Others complain of this work because it is so demanding and expensive. And so it is that the priests of the Mission who once gave life to the dead shall have but the name and appearance of what they once were. They will be but corpses, not true missionaries. They shall be the cadaver of Lazarus, not the resurrected Lazarus, and still less men who bring life to the dead. This house which is now a pool of healing in which everyone may come to bathe, will become a corrupt cistern brought about by the laziness and relaxation of those who live here. Let us pray God, gentlemen and my brothers, that this sad state of affairs never develop. Let us pray to the holy Virgin that by her intercession and by her interest in the conversion of sinners, she may prevent this happening. Let us pray to the great Saint Lazarus that he may ever remain the protector of this house, and obtain for us the grace of perseverance in the good work which has begun. [1]

On another occasion he recommended a retreatant to the prayers of his community, then added:

Please thank God for inspiring so many persons to make their retreat here. So many priests of city and country leave all to come. So many apply each day to come, and some apply much ahead of time. This surely is a good reason to praise God! Some have just said to me, "Monsieur, so many times I have sought admission, but have had to be turned down." Others say, "Monsieur, I must leave [my present position], I am in charge, my benefice calls me, I am about to take over these responsibilities. Please allow me to stay." Another says he has just finished his studies and must decide what to do next. Still others say, "Monsieur, I have such great need of a retreat. If you, Monsieur, only knew how much I need one, you would surely allow me to stay." Some older men even come to prepare themselves for death.

What a great favor for God to call so many to this house to follow these holy exercises, and to use this family of ours as an instrument for their conversion. What should we have in mind except to gain souls for God? This is so especially when they come to us, for we should have nothing else in mind than living for that alone. Alas, they have cost the Son of God so dearly, and now he sends them to us to be returned to his favor. O Savior, take good care that we not become unworthy of this choice nor take away your helping hand from us.

I would like to believe that very few do not use the retreat well, and even so, just for the ones who do not profit from them, we must not deprive others from benefiting from what gives such good fruit. Yes, even wonderful fruit. I have spoken to you of this on other occasions, so today I will give you but one example. During the last trip I made to Brittany five years ago, an excellent man came to see me. He thanked me for the graces he had received during a spiritual retreat he made in this house. He said to me, "Oh, Monsieur, I would have been lost without it. I owe my salvation, after God, to you. The retreat brought peace to my troubled conscience. It enabled me to begin a new way of life which I have preserved since, by the grace of God, with great peace and satisfaction of mind. I am so obligated to your charity, Monsieur, that I do not hesitate to tell everyone everywhere that I would have been damned except for the retreat I made at Saint Lazare. How can I sufficiently value the grace you have secured for me? Please believe that I shall be mindful of it all the days of my life."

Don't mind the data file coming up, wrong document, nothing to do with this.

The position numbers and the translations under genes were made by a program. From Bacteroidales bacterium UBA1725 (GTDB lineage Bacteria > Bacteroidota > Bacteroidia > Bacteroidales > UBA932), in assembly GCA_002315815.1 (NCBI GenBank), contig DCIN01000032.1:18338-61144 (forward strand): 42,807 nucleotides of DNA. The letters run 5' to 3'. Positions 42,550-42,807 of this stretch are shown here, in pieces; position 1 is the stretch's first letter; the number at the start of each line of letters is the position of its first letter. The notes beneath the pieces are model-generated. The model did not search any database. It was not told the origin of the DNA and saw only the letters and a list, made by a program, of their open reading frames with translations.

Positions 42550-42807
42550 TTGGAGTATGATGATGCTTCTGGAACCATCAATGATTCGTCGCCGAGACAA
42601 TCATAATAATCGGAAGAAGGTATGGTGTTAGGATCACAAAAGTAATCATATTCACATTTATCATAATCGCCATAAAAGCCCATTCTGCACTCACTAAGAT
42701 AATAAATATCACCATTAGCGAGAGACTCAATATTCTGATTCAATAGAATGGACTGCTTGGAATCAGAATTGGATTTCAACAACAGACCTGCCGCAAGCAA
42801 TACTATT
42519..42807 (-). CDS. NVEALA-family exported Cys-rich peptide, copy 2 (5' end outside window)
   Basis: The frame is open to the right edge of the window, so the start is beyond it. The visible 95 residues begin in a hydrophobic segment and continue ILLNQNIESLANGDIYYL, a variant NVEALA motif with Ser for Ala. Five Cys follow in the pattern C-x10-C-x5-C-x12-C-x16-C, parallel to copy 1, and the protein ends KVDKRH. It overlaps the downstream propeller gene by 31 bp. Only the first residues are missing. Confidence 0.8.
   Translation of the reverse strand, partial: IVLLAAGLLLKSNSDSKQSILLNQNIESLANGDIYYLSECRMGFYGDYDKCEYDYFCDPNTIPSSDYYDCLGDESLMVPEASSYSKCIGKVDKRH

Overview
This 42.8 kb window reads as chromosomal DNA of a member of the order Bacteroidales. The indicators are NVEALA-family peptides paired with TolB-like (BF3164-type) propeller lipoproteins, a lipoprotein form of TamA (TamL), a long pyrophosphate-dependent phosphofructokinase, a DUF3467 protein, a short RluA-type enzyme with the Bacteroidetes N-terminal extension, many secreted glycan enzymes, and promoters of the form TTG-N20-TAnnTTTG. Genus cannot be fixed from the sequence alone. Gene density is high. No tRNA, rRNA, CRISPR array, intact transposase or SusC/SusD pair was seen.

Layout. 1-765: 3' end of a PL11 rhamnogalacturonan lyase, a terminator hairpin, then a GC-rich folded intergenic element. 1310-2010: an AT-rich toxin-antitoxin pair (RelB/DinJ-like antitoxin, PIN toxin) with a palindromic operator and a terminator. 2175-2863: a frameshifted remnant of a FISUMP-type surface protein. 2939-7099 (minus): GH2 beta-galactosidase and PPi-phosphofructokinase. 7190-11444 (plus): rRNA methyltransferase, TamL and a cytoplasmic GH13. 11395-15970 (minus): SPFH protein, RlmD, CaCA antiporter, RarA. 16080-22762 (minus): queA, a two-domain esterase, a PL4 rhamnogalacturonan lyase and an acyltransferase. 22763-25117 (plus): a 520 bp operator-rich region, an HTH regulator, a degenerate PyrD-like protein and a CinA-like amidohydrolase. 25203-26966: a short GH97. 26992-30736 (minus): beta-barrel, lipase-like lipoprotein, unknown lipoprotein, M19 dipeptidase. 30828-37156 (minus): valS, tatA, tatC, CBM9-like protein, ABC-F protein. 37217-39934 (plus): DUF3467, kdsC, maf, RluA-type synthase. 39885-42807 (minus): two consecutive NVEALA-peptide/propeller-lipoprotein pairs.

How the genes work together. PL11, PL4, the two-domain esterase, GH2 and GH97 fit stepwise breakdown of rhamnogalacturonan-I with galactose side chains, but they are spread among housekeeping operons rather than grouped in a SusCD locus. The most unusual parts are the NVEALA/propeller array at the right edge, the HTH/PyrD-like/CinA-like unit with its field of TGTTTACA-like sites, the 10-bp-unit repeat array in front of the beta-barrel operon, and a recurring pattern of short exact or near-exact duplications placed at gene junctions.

After hearing this, gentlemen, would we not be most unfortunate if by our laziness we forced God to withdraw his graces from us? Indeed, not all who make their retreat here will profit from it like the man I just spoke of. But is not the kingdom of God on earth peopled with the good and the bad? Is it not a net that catches all sorts of fish? In the great abundance of grace that God showers upon everyone in the world, how many abuse it? And yet, though he knows who will not use it well, he does not withdraw his grace from them. How many there are who do not use the fruits of the passion and death of our Savior and who, as the apostle says, trample under foot the blood shed for their salvation. O sweet and merciful Savior! You knew well that the greater number of men would disregard your sacrifice, and yet you did not hesitate to suffer death for their salvation even considering the vast number of infidels who would mock you, and the great number of Christians who would abuse the grace you won for them.

Every pious work is profaned by someone, and nothing is so holy that some do not abuse it. This should not make us desist. We would be blameworthy before God if we relaxed in our works of charity simply because all those who participate in them do not gain all the fruit we might wish. What a loss and what unhappiness for us, if we grew weary of this favor God has given us, of choosing us among so many other communities to provide this service, and depriving his divine Majesty of the glory owed him!